What are the health and greenhouse gas implications of travel patterns in different European settings?

J. Woodcock, T. Götschi, Thomas Alexander Sick Nielsen, T. Schwanen

    Research output: Contribution to conferenceConference abstract for conferenceResearch


    Modelling studies have indicated the potential for substitution of car use with walking and cycling to achieve both large health benefits and reductions in greenhouse gas emissions. There is considerable variation in walking, cycling, car and public transport use between different European settings. However, there has been limited rigorous investigation of the impact of these differences on health and greenhouse gas emissions.
    In this paper we present modelled results on what would be the health and greenhouse gas implications if a setting with high levels of car use and low levels of cycling (urban population in England and Wales outside London) had the same travel patterns as people in other more active European locations. These comparator locations were the Netherlands and Denmark (noted for their high cycling), Switzerland (high walking and public transport use) and London (much higher public transport and low car use than in the rest of the UK).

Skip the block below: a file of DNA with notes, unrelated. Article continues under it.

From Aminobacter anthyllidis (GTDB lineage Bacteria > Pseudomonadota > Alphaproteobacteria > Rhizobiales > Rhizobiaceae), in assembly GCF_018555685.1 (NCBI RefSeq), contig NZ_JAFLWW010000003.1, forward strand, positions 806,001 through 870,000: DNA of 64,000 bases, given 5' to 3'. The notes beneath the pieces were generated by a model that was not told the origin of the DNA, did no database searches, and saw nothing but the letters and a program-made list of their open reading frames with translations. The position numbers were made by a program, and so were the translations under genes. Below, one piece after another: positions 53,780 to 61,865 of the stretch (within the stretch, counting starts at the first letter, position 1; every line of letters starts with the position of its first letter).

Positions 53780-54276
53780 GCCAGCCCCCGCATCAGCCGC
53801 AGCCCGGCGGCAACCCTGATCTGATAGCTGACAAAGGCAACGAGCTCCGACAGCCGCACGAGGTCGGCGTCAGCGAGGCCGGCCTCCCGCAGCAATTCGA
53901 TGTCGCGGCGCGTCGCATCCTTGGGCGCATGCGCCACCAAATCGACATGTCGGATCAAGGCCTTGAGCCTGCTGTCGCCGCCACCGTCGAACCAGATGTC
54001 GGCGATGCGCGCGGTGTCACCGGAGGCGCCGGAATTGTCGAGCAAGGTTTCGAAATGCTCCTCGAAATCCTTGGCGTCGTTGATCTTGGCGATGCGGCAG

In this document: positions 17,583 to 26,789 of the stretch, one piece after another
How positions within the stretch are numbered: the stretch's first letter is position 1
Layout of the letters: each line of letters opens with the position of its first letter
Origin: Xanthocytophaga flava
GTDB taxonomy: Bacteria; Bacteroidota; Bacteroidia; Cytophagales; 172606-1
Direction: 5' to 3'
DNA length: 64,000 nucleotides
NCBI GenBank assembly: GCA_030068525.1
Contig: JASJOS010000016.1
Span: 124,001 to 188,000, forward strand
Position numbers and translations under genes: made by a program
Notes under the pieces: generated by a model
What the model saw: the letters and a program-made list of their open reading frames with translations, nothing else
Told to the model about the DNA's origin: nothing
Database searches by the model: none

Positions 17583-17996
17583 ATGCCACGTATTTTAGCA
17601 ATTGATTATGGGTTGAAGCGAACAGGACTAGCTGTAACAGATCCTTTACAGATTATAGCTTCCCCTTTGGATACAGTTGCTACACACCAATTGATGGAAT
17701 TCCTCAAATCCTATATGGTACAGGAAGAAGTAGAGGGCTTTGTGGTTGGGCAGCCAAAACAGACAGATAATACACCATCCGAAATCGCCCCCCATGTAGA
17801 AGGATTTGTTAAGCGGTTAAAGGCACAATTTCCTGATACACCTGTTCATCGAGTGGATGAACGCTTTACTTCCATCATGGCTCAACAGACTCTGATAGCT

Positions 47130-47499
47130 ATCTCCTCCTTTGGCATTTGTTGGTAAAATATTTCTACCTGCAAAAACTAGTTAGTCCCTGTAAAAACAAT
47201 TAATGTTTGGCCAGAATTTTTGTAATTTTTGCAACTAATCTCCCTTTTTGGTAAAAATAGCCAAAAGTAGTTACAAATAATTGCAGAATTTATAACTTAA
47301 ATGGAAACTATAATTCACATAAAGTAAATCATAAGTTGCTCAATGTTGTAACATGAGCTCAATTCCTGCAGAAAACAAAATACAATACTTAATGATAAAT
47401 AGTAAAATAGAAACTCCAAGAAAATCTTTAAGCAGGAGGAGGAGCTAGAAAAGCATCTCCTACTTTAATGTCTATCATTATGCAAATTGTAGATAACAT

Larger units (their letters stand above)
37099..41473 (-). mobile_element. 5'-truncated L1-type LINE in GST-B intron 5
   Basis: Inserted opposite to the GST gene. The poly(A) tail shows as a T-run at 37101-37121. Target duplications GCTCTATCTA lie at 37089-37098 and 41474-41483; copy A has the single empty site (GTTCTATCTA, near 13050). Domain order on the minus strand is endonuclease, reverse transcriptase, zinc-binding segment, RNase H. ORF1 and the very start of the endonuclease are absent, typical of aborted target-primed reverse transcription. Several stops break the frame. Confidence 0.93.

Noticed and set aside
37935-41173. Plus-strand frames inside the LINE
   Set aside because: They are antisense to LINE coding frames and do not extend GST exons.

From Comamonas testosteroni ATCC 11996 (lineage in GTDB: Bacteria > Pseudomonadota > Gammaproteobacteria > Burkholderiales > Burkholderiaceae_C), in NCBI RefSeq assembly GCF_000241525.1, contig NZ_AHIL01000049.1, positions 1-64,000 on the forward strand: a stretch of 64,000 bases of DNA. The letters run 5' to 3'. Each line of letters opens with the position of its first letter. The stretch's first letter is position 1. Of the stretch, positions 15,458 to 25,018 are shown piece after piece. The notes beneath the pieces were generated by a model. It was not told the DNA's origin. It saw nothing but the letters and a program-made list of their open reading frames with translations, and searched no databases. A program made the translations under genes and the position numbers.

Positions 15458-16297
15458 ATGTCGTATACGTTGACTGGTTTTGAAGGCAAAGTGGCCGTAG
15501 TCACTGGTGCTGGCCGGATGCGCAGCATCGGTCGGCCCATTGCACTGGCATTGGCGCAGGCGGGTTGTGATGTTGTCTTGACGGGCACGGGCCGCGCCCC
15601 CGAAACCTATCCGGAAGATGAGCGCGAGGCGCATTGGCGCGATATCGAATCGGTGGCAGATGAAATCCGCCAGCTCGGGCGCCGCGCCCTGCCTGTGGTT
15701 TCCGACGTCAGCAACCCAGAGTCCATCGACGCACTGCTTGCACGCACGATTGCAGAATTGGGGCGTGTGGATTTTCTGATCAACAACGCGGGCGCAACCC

Travel patterns by age group and gender were estimated using national travel surveys and the London travel demand survey. The analysis was differentiated by gender and age. Health (physical activity, air pollution and road traffic injuries) and greenhouse gas modelling were conducted using ITHIM (Integrated Transport and Health Impact Modelling tool).
    The analysis suggests that differences in travel patterns are making an important contribution to population health but that lower transport related greenhouse gas emissions do not always coincide with greater active travel. Policies should be carefully designed and evaluated to try and achieve both health and climate goals.
    Original languageEnglish
    Publication date2012
    Publication statusPublished - 2012
    EventRGS-IBG Annual International Conference: Security of geography/geography of security - University of Edinburgh, Edinburgh, United Kingdom
    Duration: 3 Jul 20125 Jul 2012


    ConferenceRGS-IBG Annual International Conference
    LocationUniversity of Edinburgh
    Country/TerritoryUnited Kingdom
    Internet address


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